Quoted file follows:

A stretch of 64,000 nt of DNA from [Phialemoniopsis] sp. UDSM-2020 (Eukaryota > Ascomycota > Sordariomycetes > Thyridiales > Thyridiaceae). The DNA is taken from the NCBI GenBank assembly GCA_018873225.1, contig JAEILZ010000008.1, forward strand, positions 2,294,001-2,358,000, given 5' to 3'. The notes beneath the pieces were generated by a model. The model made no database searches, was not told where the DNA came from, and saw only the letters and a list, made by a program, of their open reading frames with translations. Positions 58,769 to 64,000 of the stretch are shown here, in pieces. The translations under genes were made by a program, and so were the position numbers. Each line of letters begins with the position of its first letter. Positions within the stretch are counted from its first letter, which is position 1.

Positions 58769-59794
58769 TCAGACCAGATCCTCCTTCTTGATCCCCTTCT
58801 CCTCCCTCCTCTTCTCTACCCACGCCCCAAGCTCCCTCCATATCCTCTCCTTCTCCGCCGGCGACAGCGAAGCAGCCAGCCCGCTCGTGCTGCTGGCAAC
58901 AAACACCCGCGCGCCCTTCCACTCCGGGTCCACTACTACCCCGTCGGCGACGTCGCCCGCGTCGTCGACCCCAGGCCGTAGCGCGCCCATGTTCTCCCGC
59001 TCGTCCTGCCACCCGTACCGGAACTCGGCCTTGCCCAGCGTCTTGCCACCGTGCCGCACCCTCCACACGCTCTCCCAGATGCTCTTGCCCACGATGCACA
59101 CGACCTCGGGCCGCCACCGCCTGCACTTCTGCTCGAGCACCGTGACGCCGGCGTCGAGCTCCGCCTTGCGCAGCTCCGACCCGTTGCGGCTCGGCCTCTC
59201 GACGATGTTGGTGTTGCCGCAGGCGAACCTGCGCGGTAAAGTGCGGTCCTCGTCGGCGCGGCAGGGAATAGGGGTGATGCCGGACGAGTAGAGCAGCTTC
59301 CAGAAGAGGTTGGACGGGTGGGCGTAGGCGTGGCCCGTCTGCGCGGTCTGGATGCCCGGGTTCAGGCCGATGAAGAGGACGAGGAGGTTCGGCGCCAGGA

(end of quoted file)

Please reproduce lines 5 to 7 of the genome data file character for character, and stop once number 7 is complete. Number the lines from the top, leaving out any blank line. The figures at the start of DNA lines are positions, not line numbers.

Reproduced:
58901 AAACACCCGCGCGCCCTTCCACTCCGGGTCCACTACTACCCCGTCGGCGACGTCGCCCGCGTCGTCGACCCCAGGCCGTAGCGCGCCCATGTTCTCCCGC
59001 TCGTCCTGCCACCCGTACCGGAACTCGGCCTTGCCCAGCGTCTTGCCACCGTGCCGCACCCTCCACACGCTCTCCCAGATGCTCTTGCCCACGATGCACA
59101 CGACCTCGGGCCGCCACCGCCTGCACTTCTGCTCGAGCACCGTGACGCCGGCGTCGAGCTCCGCCTTGCGCAGCTCCGACCCGTTGCGGCTCGGCCTCTC